HOK and New York City Football Club (NYCFC) have released the first renderings of the club’s planned stadium in Queens. As AN previously reported, the stadium will be coming to Willets Point ahead of the 2027 Major League Soccer (MLS) season.
Updates to the 25,000-seat, $780 million project were presented to Community Board 7 yesterday, ahead of the Uniform Land Use Review Procedure and New York City Public Design Commission review needed to begin construction on the union-built complex. The stadium will offer a permanent home to NYCFC, which currently splits time between nearby Citi Field and Yankee Stadium.
The box-shaped stadium will be located between the development’s other elements, which include approximately 2,500 units of entirely affordable housing, a school, hotel, open space, and offices for the NYCFC pitch-building foundation City in the Community.
In a press release, NYCFC vice chairman Marty Edelman said: “From the beginning, New York City Football Club has understood the importance of strong communication and collaboration with mayor [Eric] Adams, councilmember Francisco Moya, borough president Richards, and the local Queens community as we move forward with plans for a privately financed soccer-specific stadium… “This continued investment in New York City will create a long-overdue home for our first team, and create a new neighborhood for Queens.”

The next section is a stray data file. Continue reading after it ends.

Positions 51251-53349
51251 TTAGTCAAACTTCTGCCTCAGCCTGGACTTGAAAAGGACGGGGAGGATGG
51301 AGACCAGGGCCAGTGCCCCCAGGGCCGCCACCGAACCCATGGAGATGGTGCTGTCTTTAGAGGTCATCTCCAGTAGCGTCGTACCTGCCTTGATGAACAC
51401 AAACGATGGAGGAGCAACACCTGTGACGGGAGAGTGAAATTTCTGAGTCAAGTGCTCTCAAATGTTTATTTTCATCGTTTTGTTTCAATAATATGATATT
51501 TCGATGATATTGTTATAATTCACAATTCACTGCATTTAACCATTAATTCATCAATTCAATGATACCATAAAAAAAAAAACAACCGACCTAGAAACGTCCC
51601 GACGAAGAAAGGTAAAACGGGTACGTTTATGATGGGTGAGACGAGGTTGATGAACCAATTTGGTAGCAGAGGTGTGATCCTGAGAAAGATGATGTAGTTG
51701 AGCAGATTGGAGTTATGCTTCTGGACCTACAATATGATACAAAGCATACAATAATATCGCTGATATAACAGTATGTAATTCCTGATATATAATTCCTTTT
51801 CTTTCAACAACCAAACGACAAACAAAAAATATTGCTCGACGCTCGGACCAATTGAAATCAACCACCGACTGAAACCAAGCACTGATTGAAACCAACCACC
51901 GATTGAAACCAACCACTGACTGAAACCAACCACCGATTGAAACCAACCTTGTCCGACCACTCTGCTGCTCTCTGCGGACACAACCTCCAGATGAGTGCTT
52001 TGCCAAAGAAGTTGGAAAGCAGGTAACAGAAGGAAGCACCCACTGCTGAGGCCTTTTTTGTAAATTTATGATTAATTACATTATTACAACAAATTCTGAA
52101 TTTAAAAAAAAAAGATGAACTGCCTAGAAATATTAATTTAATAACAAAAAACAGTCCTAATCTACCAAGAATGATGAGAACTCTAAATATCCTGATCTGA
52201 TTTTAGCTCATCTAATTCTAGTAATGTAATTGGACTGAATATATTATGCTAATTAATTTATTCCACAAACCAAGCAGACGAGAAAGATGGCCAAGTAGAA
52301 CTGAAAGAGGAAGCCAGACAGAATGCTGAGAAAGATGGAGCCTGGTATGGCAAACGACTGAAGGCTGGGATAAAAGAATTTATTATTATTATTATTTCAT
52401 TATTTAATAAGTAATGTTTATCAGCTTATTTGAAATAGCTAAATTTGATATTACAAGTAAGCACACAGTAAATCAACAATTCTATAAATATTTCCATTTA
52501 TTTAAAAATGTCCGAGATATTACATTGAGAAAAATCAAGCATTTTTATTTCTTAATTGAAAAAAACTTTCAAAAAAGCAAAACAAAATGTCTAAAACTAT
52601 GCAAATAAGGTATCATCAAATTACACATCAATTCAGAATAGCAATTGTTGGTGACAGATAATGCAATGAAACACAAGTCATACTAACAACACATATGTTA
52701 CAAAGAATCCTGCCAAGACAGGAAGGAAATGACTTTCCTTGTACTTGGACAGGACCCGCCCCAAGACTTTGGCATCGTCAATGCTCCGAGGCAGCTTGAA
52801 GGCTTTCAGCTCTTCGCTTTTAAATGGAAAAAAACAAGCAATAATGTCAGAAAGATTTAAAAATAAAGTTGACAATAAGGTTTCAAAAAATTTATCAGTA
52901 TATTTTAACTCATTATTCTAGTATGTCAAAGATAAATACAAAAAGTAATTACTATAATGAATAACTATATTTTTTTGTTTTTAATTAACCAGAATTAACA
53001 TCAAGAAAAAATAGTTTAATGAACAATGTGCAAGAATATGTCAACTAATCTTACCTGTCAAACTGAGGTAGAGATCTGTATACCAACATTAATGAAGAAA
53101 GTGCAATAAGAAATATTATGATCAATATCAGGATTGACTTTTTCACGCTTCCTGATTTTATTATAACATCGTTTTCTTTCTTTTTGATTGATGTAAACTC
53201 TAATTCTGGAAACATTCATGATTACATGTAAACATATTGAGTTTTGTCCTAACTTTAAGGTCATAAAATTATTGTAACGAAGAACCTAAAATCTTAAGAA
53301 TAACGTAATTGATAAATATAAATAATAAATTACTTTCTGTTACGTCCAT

The renders show a large, cube-shaped primary entrance to the stadium, which is contiguous with a stair-tiered entrance that connects to the sidewalk. The renders show ground-floor dining space and ample pedestrian areas forming a plaza around the stadium.
The site is shown immediately across the street from a section of the larger development’s affordable housing component on one side, and from Citi Field on another. The overall design remains pedestrian-oriented, as originally promised, which is important considering the area’s connections to the 7 train, Q48 bus, and Long Island Rail Road.
The stadium will largely be open-air, with awnings covering seating areas. In plan, some corners are pushed in from the block—approaching a Cerdà-esque shape on one side—further increasing sidewalk space.
HOK principal and senior project designer Rashed Singaby emphasized the project’s community-oriented aspects, saying: “Our design team has created a sustainable, technology-driven experience and integrated the stadium into the context of a future district. Our goal is to establish a connected urban amenity for the community and an unprecedented live event experience. We’re looking forward to the stadium becoming a centerpiece for the vibrant Queens community.”